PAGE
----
Where is the fairness, as opposed to the sticking to the letter of employment law, when 3 people who freely accepted that they had been “defrauding their employer on an ongoing basis” can be awarded €63,000 between them by the Employment Appeals Tribunal?
Workers at Waterford Carpets clocked in other staff members when they were absent, and played cards or went to sleep on the carpets if they had finished a job before the end of their shift. Because the company had “a lack of procedures to deal with dismissals” the three men were deemed to have unfairly fired.
In a week when other, hard-working, people in Waterford are facing the fact that they may soon have no jobs and no income, Patrick Kenneally was awarded €13,554, Derek Nolan got €24,863 and Sean Walsh got €24,445, despite the fact that “in deciding how much to award the three workers the tribunal said there was proven consistent fraud on the part of the claimants and that the claimants contributed significantly to their dismissals”. God knows how much they’d have got if they’d actually done nothing wrong.
This case, of course, pales into insignificance compared to the one last year where Michael Shadlow and Tony Casey were awarded €20,000 and €28,000 when the same Tribunal ruled that they had been unfairly dismissed. These model employees had a fight – at work – during which Shadlow grabbed Casey by the testicles and head-butted him, whereupon Casey bit off part of Shadlow’s nose and spat it into the toilet.
The two worked as carpenters at -and here’s where it gets really incredible – a Daughters of Charity health centre which caters for 400 children and adults with moderate, severe and profound intellectual disabilities.The EAT apparently felt that for the Charity to pay almost fifty grand to these bozos was a better use of its money than, say, using the money for the benefit of the disabled that it was set up to help.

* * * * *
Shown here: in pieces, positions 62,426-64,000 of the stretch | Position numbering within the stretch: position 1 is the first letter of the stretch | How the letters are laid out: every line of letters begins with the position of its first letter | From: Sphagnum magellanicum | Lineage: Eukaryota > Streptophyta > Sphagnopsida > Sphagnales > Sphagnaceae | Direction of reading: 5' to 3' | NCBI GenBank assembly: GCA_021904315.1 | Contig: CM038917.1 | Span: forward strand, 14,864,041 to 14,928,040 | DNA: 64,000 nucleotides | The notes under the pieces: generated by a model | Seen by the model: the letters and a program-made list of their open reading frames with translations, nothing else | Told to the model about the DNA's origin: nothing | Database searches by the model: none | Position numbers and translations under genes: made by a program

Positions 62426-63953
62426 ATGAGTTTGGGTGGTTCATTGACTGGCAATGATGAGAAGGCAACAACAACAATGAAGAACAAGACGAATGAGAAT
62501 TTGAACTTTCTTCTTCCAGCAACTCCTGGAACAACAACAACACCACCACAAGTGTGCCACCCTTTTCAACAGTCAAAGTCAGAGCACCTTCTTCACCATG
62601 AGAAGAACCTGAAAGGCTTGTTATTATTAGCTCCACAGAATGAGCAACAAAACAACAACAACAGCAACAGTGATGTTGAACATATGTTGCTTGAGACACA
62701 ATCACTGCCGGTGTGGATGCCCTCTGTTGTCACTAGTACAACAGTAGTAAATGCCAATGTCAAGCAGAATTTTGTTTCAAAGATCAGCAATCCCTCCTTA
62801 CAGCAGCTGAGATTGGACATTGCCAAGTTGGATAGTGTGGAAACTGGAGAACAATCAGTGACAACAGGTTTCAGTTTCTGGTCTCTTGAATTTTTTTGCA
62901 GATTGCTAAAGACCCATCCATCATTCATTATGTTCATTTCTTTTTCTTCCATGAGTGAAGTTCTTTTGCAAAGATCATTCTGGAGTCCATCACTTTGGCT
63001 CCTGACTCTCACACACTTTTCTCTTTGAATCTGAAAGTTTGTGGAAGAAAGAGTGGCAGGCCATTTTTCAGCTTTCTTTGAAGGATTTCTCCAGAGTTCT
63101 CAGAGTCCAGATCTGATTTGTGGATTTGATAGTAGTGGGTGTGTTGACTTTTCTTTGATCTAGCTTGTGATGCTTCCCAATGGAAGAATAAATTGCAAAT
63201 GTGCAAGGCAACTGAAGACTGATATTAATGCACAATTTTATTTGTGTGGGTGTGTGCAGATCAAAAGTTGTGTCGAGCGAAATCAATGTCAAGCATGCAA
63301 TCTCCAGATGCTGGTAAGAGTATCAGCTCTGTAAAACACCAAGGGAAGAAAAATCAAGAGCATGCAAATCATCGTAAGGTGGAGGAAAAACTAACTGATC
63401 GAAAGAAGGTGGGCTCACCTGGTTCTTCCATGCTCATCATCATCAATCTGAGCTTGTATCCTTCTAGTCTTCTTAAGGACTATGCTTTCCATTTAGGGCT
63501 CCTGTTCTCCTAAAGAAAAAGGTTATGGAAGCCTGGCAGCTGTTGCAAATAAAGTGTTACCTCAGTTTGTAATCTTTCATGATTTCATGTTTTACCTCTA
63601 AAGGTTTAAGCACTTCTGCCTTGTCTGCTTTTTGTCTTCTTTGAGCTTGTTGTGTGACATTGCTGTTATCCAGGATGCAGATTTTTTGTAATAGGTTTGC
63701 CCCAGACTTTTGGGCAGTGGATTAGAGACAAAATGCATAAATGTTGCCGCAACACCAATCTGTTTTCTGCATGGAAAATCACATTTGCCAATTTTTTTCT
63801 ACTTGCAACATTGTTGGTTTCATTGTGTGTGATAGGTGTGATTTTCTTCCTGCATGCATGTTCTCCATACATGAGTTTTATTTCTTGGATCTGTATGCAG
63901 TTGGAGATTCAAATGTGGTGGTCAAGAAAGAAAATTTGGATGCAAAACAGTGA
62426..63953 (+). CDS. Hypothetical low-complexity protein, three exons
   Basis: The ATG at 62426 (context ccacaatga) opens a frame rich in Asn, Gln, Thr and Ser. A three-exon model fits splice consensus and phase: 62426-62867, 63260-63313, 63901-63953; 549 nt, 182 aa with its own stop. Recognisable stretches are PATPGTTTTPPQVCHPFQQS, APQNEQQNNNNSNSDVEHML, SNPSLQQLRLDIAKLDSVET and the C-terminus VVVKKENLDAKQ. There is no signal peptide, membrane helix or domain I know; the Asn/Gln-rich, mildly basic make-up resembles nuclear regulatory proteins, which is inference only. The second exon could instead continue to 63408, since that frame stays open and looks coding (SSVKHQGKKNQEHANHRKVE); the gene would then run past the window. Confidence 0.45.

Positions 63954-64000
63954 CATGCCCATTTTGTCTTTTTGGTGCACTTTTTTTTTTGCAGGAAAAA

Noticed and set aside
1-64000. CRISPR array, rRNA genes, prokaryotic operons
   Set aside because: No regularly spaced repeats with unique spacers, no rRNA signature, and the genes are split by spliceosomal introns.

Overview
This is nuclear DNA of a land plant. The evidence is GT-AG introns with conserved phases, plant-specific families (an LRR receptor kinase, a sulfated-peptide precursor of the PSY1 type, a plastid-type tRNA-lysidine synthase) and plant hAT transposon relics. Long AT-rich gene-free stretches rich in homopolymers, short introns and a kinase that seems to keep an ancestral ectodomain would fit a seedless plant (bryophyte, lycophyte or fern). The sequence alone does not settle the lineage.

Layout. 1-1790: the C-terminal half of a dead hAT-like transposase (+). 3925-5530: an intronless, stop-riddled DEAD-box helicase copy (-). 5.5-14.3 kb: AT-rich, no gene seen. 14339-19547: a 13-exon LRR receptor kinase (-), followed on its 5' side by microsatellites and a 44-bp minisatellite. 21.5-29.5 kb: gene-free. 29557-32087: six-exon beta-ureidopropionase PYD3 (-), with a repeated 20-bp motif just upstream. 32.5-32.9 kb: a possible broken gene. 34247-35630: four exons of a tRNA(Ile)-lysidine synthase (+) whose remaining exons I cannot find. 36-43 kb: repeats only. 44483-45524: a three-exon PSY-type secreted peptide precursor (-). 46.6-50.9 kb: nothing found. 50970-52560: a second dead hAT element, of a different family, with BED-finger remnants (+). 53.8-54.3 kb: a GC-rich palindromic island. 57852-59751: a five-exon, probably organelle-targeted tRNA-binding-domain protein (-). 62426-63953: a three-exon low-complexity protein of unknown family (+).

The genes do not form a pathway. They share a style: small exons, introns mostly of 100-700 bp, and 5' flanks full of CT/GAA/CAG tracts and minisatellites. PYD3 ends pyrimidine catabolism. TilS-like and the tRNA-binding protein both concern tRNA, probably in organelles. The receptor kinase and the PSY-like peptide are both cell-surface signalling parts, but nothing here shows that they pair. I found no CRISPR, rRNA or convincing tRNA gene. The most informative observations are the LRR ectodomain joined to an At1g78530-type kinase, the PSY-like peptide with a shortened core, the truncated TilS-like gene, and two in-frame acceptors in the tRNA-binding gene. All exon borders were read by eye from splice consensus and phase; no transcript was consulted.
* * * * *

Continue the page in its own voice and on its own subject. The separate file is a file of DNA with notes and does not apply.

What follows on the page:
One of the reasons why the EAT felt that they had been unfairly dismissed – and I’m sorry now that I wasted the phrase “and here’s where it gets really incredible” earlier – was that there had been bad feeling between the men for several years, but nothing had been done by the Charity. In other words, if two of your staff row and you don’t fire them, you have now established it as Company policy that they are free to carry on fighting, and you will never be able to fire them, no matter how badly they behave to one another, because you didn’t fire them when it all started.
Now I’m not some employer here bemoaning the way in which employment law in this country always favours the worker. I’m just a PAYE employee, the same as these five people, and I have to say that cases like these make me seethe.
If I clocked a workmate in when he was absent, so he got paid for staying at home, or if I slept or played cards on the job, and was caught and fired, I would accept that as fair. If I got into a violent row with a workmate, clocked him in a different sense of the word, and was fired, I’d run home and hide under the bed in shame. This is what’s known as having values, and a sense of what’s right and wrong. Not for one second would I feel picked-on or victimised enough to try to make out that I was unfairly dismissed.
The men in these cases are spongers off the system. Yet, when you look at the idiotic judgements given by the Tribunal, is it any surprise that men with more neck than principles will seek to profit from their own misbehaviour? Is it any different to claiming compensation when you fall down due to your own stupidity?